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17th of May

Reading is fundamental


There is no such thing as a great ‘dumb’ actor.  The most famous “dumb blonde”, Ms. Marilyn Monroe, was always seen with a book in hand.  And not just any book, but one of the Russians (Tolstoy, Dostoyevskey)!  A good actor knows a little bit about a lot of things.  In this day of reality TV, with instant celebrities that come and go like toilet paper,  a great way to insure longevity is to be well-rounded and intelligent.

Why is reading so important for actors?  Words, and how they are conveyed, are the vehicles of our expression.  They are our paintbrushes, our violins.  Words are the symbols that we use to convey images, stories and feelings (even though what we are conveying is the white part of the page).   If you want to be able to do better at your readings…READ!

Once you understand how writers tell stories, you’re better able to discern the author’s intent with greater  speed and accuracy.

The imaginary leap that we make between our day-to-day physical world reality and the given circumstances of the script become easier to maneuver when you are already doing it daily every time you pick up a book.

While google may be the greatest gift to actors in their ability to understand and research a role – I’m not writing about the mental benefits of reading.  I’m alluding to the way that reading expands your imagination and library of images and senses.

When you read a wonderful novel, you are swept up in the sensory milieu of the character.  To understand a day in the pre(and post)-Civil War South – read “Gone with the Wind” . To fully undersand the psyche and thoughts of a murderer read “Crime and Punishment”.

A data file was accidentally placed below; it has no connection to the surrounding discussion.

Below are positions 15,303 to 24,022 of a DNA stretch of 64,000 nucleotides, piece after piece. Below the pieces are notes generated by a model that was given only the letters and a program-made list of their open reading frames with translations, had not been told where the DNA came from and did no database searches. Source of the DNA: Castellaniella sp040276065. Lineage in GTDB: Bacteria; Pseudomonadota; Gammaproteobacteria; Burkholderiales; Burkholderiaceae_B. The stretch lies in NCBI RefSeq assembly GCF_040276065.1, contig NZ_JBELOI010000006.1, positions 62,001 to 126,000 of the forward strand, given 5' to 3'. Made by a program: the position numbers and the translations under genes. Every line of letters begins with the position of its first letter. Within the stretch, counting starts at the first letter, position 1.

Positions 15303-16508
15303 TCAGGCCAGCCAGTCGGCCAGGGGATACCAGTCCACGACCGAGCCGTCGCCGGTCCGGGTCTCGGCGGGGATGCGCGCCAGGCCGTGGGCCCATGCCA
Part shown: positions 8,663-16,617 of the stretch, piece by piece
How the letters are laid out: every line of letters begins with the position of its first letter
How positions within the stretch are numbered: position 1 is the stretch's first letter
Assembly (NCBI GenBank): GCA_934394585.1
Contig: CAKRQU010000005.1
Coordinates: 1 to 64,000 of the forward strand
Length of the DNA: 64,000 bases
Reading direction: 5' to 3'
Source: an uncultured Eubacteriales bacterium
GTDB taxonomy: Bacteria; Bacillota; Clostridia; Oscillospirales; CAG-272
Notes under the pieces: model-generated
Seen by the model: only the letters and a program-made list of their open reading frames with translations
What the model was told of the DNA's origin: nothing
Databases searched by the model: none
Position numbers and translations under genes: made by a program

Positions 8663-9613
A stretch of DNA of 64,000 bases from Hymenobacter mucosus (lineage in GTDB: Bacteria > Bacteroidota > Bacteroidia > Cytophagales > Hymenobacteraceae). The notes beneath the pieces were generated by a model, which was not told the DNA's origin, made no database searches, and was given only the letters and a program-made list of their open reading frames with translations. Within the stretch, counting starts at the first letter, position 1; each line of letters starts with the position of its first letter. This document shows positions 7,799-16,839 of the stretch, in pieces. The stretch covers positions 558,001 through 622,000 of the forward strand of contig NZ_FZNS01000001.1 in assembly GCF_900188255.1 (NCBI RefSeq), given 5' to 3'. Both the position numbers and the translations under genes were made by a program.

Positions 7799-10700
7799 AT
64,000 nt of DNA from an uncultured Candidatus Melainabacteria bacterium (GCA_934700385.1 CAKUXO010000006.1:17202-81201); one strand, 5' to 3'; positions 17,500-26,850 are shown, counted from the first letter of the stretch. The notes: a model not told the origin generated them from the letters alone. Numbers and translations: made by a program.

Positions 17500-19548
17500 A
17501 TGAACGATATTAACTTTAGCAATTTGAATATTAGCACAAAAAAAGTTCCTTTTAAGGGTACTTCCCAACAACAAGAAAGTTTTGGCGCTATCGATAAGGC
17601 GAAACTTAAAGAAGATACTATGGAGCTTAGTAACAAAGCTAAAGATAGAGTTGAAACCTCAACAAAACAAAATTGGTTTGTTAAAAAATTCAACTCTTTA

We are in the business of understanding and presenting humanity.  The more that you read, the more you see the common thread that runs through all of us.  Though people from the past may look different in pictures and paintings, they were just like us.  Perhaps they dressed differently and had different ideas of hygiene, but they had more in common than we might want to admit.

Plus, if you read for just a few minutes before going to bed (rather than watching TV), you just may find that your dreams more vivid as your imagination has already been accessed.

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6th of May


And once the storm is over, you won’t remember how you made it through, how you managed to survive. You won’t even be sure whether the storm is really over. But one thing is certain: When you come out of the storm, you won’t be the same person who walked in. That’s what this storm’s all about. – Haruki Murakami


Recently in a yoga class, at a certain point, I started to feel uncomfortable. I’m not talking physical pain, but a deep existential discomfort.  Normally I would just look at someone gorgeous enough to distract myself, but this time I choose to see what would happen if I stayed present in my body.  It became so uncomfortable that I had to lay down.  Awful sensations of pain subsided, and I was able to get up and move through rest of class.  Afterwards I felt uplifted and energized as if I had been to a spa. 

Later, I went to see the iconic Jane Fonda speak, and they showed clips of her astonishing work, and I realized that in most of the scenes she (the character) was under great duress – especially the comedies! 

As humans in the 21st century, we have a multitude of ways to distract ourselves – alcohol, drugs, sex, eating, TV, facebook, looking at the cute guy/gal in yoga…  As actors, our characters have to sit in the pain and discomfort of intimacy. If we, as actors, can’t sit through these feelings, then how are we going to have the courage to do so under imaginary circumstances?

Whenever I move through the uncomfortable feelings –  I have more space inside.  In the breakup  of relationships– we bitch and moan and scream and complain – then finally feel the feelings and move through.

Emotion becomes much easier to access when you don’t attach the feeling s to events, but rather feel them in their purest state.

Actors try to feel pain, humans try to alleviate it.  So feel the pure feeling and then cover it.  Neurotic behavior comes from the actor avoiding pain.

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